Friday, 29 July 2011

Offchurch





Offchurch, 3 miles East of Leamington, lies on the Welsh Road, a former sheep droving road from sheep farming areas of Wales to London.



Anglo-Saxon artifacts from the 7th century have been found here. Offchurch takes its name from King Offa of Mercia (757-796), who had a manor nearby and built the first church here.















The present St Gregory's Church is mainly Norman, with some Saxon features.







The windows in this church are very small, so it is quite dark inside. The darkness accentuates the brightness of the stained glass windows.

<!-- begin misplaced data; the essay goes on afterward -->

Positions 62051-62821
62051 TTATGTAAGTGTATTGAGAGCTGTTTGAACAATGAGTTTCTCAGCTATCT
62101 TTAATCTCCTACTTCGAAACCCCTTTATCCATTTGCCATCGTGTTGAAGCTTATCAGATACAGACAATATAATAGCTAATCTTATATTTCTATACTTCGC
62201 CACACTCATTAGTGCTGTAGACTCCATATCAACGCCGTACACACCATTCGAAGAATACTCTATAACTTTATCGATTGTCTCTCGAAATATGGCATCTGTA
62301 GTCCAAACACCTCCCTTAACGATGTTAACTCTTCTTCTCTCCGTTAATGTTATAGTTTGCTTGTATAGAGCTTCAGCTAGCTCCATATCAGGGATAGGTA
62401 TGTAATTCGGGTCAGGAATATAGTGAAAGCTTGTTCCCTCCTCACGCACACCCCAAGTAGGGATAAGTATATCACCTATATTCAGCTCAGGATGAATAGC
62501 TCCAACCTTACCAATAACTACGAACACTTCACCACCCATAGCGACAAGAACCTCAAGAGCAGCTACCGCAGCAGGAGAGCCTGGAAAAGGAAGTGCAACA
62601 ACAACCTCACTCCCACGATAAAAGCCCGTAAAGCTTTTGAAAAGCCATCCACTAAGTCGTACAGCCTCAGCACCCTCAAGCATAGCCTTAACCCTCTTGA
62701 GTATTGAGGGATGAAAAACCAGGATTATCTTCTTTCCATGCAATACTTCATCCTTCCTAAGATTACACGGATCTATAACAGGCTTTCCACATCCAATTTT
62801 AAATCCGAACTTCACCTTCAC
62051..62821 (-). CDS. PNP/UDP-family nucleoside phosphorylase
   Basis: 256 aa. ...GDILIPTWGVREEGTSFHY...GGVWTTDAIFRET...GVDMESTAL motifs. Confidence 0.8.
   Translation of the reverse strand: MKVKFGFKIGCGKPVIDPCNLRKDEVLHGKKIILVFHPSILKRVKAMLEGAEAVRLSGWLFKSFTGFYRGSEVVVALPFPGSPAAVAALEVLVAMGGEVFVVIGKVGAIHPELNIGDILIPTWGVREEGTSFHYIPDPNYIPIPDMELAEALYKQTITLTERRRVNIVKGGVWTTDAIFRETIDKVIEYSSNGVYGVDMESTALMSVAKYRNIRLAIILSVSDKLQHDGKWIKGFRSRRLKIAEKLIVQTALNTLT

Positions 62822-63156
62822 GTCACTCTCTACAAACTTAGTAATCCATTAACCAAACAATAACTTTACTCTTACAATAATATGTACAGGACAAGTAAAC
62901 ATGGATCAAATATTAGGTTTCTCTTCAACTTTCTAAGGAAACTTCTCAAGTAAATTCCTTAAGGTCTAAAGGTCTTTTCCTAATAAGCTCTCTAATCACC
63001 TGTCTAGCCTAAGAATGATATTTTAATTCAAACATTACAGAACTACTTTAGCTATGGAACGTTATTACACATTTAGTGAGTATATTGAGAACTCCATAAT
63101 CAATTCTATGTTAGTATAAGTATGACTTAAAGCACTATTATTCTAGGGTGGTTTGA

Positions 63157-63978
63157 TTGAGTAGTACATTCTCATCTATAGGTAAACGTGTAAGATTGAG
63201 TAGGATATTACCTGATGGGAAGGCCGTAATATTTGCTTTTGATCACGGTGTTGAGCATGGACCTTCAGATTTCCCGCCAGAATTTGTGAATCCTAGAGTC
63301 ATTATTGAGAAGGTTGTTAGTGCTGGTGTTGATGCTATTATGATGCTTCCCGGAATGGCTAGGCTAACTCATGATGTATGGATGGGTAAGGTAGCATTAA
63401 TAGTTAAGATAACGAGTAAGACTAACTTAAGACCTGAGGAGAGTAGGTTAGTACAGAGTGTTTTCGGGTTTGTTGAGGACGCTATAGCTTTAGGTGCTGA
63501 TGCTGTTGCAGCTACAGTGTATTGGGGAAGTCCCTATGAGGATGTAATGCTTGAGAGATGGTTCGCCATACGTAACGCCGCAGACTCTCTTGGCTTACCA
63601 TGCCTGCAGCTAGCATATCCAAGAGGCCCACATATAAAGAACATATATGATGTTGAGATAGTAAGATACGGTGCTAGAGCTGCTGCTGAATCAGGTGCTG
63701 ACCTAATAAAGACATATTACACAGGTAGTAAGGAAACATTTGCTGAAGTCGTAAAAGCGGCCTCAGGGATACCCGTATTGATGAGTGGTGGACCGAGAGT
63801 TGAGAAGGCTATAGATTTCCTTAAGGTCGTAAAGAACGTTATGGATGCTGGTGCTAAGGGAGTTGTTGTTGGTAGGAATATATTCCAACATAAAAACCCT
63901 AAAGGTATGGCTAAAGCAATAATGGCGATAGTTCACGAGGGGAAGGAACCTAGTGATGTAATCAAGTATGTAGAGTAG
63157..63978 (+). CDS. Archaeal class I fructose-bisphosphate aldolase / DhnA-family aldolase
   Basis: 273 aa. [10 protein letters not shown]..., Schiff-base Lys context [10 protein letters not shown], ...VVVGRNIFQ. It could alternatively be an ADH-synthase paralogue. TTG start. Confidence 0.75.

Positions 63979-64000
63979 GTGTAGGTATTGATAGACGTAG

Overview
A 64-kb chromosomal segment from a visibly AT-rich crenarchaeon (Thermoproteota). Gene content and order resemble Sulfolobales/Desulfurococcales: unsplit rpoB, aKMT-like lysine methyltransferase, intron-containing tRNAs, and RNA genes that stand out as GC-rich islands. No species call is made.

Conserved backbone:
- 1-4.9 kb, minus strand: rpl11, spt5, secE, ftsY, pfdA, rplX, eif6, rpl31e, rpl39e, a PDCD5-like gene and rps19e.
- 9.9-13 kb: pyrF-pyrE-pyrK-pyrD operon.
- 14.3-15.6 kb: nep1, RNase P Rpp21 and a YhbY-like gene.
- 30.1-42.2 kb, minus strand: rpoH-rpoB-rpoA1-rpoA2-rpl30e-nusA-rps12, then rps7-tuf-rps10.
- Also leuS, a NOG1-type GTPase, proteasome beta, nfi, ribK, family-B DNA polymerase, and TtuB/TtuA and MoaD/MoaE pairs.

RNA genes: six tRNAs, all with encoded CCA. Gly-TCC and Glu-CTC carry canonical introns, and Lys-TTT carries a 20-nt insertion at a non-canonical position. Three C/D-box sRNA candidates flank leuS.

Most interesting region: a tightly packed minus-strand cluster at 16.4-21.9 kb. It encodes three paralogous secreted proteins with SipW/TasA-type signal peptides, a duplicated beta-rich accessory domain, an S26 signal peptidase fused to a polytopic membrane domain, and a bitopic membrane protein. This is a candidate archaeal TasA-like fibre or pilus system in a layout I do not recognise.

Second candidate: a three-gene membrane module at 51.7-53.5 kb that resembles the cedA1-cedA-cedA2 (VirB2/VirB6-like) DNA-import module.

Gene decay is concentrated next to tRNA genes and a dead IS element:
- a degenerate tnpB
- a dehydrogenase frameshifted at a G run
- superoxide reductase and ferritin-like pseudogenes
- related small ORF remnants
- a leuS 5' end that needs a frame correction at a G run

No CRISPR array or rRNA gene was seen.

The area of the church near the main door is bathed in blue light coming from one window near the door.




This picture shows the doorway into the church and the adjacent window.

Visible through the doorway is a bench in the porch outside.







Offchurch is part of a living churchyards project, where the churchyard is managed to encourage wildflowers and wildlife.

A notable feature at Offchurch is its communities of different species of tall wild flowers.












There are ivy covered tombstones, and many bird and bat boxes up in the yew trees.

There were also squirrels in the trees.
 











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